Those attending the meetings would be connected to such resources as information on jobs or housing opportunities.
“In some cases, I felt sorry for these career criminals,” Rosenstein said. “They had been repeatedly prosecuted in the state system and had gotten light sentences. When they sat down in front of our federal prosecutor,” they were told, “Hey, because of your crimes and the volume of drugs you were dealing and the fact that you had a gun, you’re facing a mandatory sentencing of 10 to 20 years in prison in federal court.”
His office prosecuted former Prince George’s County Executive Jack Johnson for bribery and brought cases in a scheme in which more than a dozen Baltimore prison guards helped a notorious gang traffic drugs, launder money and order criminal activity from behind bars. More recently, his office announced the indictment of seven Baltimore police officers and the breakup of a pay-to-play scandal involving former Maryland politicians and the Prince George’s liquor board.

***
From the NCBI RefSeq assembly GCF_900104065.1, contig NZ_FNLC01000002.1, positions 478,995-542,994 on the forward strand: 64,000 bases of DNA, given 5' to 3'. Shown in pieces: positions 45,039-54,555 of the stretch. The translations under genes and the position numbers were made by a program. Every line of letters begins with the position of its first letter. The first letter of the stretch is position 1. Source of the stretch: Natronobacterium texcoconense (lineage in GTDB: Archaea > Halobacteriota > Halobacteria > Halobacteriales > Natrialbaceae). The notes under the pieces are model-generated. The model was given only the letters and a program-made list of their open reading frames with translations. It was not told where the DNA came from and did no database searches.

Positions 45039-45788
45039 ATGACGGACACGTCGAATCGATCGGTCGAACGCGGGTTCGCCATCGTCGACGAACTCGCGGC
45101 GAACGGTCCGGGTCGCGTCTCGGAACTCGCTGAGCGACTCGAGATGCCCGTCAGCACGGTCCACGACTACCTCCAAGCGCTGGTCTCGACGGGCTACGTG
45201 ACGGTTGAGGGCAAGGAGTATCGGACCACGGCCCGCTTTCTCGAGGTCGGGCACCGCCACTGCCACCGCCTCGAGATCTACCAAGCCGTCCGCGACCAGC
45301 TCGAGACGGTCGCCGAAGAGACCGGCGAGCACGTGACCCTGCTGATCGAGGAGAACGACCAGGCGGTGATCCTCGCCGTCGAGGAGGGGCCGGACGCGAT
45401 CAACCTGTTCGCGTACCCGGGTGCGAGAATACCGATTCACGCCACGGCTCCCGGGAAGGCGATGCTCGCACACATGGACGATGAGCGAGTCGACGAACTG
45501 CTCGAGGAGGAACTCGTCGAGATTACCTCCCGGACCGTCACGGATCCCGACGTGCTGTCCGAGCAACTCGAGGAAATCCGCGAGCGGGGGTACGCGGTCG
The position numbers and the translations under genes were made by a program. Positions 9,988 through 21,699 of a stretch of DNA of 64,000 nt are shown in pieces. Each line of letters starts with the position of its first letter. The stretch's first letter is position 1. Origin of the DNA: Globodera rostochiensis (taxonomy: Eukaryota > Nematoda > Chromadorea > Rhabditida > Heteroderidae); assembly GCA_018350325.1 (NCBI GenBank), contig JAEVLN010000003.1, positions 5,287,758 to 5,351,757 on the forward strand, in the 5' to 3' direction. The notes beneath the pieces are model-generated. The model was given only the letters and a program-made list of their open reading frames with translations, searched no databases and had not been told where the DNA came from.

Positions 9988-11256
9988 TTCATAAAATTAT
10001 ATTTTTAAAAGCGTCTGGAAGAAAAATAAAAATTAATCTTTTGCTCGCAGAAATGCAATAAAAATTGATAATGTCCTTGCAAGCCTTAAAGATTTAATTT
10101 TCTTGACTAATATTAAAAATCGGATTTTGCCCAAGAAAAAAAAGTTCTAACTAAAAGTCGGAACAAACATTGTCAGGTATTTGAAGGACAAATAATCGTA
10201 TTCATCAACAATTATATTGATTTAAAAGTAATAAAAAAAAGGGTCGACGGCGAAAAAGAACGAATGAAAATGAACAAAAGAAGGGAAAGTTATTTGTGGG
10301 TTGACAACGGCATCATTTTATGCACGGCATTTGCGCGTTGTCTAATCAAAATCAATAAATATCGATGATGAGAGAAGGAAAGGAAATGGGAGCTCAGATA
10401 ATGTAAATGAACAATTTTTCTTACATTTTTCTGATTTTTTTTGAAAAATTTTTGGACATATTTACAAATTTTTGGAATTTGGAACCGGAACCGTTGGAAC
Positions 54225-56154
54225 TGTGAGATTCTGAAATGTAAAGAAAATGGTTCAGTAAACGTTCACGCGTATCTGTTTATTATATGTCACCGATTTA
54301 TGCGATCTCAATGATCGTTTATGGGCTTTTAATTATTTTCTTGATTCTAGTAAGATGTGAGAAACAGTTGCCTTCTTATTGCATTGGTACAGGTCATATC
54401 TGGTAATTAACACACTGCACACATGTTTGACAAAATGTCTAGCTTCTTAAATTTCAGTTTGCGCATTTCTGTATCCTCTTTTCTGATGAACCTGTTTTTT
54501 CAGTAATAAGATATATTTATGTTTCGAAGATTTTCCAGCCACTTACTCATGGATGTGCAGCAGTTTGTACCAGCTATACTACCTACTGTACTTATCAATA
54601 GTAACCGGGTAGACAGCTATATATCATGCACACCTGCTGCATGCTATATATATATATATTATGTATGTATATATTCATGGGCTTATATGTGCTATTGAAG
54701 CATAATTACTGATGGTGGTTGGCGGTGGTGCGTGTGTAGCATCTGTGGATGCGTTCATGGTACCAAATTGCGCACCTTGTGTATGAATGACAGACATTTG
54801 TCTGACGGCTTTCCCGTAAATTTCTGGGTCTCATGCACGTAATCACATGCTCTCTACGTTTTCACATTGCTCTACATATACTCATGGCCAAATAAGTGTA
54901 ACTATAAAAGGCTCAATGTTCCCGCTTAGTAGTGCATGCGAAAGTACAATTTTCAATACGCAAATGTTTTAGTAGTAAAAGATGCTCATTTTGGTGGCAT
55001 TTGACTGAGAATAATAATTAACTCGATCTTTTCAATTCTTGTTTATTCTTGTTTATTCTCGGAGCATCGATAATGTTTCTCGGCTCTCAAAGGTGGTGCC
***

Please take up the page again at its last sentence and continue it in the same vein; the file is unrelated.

“That has not been an accident,” Rosenstein said of his focus on corruption. “It’s because we’ve had people committed to those cases who have exceptional experience.”
Before packing and leaving Baltimore, the Bethesda resident pointed out meaningful items that filled his offices: a photo of his two young daughters — now teenagers — in matching blue dresses and hair bows; an image of Rosenstein in his 20s, grinning with a chisel and hammer as he chipped away at the Berlin Wall; and framed printouts of meaningful quotations.
One on which he reflects often is from a 1940 speech that U.S. Attorney General Robert H. Jackson gave describing the qualities of good prosecutors.
“The citizen’s safety lies in the prosecutor who tempers zeal with human kindness, who seeks truth and not victims, who serves the law and not factional purposes, and who approaches his task with humility,” part of the passage reads.
Rosenstein said, “It means that before filing charges, we should pause and ask, ‘What if we are mistaken?’ ”